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Democratic Party’s Draft Platform Focuses on ZIP Codes, ‘School-to-Prison Pipeline’

By Andrew Ujifusa — June 27, 2016 1 min read
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As part of the run-up to the Democratic National Convention in roughly a month’s time, the Democratic Party released a draft of the party’s official policy platform on June 25. So what does it say about K-12 education?

There’s not a whole lot, but there are a couple of issues that might be familiar to regular readers. The draft says the party supports supplying the resources educators need to “raise achievement for all students,” and “demands strong public schools in every zip code.”

That latter phrase comes straight from folks like American Federation of Teachers President Randi Weingarten, whose union endorsed presumptive nominee Hillary Clinton last year for the Democratic nomination—see her reference to the need for an education system “that gives every child, no matter her ZIP code, a great education” in 2010 U.S. Senate testimony, for example.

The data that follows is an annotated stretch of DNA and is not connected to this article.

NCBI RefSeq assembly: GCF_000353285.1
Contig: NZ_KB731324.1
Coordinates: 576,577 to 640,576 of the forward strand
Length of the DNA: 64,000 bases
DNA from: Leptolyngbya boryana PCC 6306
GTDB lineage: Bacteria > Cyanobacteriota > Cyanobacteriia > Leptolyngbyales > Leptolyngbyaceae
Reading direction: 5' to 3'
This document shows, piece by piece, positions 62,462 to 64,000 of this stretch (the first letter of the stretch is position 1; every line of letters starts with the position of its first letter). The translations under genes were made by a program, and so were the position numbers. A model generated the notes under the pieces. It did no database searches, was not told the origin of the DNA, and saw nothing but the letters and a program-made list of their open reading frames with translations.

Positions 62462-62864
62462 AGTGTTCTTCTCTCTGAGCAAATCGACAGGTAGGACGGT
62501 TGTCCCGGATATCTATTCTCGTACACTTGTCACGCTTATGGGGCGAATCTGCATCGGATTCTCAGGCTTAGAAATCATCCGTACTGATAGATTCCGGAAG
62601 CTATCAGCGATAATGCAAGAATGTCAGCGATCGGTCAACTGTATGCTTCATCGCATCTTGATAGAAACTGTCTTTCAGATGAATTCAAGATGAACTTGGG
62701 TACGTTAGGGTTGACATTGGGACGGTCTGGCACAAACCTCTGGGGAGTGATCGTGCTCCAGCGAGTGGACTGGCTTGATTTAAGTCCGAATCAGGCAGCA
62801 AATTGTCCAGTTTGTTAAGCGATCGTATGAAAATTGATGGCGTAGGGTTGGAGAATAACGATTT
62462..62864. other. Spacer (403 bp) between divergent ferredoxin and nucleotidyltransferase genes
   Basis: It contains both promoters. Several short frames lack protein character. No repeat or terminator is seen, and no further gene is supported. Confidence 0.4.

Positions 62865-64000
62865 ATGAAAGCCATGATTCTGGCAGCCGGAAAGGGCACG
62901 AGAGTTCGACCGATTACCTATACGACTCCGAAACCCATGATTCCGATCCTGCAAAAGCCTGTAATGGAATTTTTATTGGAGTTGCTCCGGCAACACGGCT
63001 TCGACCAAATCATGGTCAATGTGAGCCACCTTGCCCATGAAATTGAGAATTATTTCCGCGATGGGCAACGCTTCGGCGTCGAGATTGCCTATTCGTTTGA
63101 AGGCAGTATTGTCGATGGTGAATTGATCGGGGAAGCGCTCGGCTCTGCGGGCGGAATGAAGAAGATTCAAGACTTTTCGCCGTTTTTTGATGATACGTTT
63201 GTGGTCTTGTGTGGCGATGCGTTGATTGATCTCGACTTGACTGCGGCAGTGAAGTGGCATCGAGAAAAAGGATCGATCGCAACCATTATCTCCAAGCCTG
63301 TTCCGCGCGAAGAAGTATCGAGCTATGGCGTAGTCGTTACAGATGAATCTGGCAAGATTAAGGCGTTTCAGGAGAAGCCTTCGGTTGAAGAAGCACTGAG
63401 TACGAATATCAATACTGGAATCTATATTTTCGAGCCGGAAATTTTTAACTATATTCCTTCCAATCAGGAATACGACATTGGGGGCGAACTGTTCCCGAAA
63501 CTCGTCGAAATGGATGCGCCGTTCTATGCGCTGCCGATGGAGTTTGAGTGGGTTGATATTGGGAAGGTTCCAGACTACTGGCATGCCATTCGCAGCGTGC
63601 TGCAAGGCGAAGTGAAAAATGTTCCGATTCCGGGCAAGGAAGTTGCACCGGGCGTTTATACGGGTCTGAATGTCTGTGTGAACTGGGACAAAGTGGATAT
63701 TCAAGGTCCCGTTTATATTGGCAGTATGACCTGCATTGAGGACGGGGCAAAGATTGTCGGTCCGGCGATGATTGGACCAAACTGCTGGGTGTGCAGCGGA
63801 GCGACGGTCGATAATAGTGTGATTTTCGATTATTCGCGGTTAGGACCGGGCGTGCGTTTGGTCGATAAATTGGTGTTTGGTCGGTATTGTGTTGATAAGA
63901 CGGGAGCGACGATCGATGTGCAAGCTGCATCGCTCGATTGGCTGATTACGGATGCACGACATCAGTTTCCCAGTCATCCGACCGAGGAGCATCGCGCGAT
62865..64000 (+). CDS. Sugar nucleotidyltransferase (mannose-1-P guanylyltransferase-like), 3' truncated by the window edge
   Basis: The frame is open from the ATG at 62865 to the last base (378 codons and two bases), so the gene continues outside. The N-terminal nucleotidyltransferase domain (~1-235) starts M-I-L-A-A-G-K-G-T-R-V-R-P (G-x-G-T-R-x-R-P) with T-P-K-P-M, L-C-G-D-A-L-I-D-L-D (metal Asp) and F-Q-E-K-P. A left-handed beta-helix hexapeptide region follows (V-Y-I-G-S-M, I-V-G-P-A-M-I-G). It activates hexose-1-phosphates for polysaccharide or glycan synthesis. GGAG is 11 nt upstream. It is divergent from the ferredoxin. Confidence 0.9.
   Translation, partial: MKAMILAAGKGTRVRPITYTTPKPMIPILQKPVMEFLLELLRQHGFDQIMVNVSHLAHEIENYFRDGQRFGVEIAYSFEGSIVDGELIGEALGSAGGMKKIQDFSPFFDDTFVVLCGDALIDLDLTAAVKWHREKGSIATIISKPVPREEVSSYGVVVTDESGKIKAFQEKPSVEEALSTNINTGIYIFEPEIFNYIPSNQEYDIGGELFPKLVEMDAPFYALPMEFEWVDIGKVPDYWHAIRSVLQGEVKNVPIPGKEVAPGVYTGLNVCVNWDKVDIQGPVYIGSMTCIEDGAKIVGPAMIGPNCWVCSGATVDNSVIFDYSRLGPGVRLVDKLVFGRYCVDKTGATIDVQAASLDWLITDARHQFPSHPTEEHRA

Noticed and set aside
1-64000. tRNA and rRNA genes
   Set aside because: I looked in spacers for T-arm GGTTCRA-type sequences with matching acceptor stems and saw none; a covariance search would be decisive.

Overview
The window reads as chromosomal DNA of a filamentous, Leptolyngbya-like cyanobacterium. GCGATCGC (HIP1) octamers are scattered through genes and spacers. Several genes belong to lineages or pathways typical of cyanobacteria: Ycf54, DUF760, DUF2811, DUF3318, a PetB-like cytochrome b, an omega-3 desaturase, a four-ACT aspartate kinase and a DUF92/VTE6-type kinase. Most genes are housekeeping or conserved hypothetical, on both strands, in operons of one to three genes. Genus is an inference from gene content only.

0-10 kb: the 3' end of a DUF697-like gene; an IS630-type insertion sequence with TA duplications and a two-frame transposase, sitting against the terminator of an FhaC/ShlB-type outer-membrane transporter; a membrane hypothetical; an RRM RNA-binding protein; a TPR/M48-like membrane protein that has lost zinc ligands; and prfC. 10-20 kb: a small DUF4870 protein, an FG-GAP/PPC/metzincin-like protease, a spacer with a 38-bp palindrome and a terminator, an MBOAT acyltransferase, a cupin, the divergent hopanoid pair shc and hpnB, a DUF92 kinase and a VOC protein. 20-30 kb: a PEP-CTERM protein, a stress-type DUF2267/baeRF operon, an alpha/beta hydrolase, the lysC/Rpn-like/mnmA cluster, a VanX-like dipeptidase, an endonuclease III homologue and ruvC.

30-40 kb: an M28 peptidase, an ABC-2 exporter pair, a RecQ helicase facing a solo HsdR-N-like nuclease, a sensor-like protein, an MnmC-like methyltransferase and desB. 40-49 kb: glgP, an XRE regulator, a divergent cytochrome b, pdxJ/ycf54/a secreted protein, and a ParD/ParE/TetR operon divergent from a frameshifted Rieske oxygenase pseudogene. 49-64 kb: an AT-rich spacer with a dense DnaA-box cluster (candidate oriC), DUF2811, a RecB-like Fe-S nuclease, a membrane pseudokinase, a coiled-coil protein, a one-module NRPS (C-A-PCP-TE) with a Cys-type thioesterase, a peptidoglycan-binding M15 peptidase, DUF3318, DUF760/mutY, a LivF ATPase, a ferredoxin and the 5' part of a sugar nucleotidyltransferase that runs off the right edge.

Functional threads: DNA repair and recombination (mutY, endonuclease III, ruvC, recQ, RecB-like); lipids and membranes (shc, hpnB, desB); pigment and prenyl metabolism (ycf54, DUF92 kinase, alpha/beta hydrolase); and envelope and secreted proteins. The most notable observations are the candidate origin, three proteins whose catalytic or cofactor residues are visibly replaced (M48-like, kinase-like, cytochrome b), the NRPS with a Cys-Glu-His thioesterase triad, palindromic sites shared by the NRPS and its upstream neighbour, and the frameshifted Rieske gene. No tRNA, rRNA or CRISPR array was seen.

And National Education Association President Lily Eskelsen García also used a similar phrase last year during the push to reauthorize the Elementary and Secondary Education Act—the NEA also backed Clinton for the Democratic nomination last year.

Although you won’t find the phrase in the platform highlights released by the party, the “school-to-prison pipeline” also gets attention. That’s according to Maya Harris, a senior policy adviser to Clinton and her campaign’s official representative to the committee that’s creating the party platform.

“For the first time ever, our platform calls for ending mass incarceration, shutting down the school-to-prison pipeline, and taking on the challenges of systemic racism,” Harris wrote on the campaign website June 26.

Harris doesn’t say anything more about the issue, although the draft platform does call for the end to racial profiling, among related issues. Last February, Clinton proposed changes she said would help end the pipeline, such as the end to “zero tolerance” discipline policies in schools based on automatic student suspensions. And it’s been on the minds of officials at the U.S. Department of Education for some time, including former Secretary of Education Arne Duncan.

The final party platform will be approved in a meeting taking place July 8-9, and will then be presented for ratification at the Democratic National Convention later that month.

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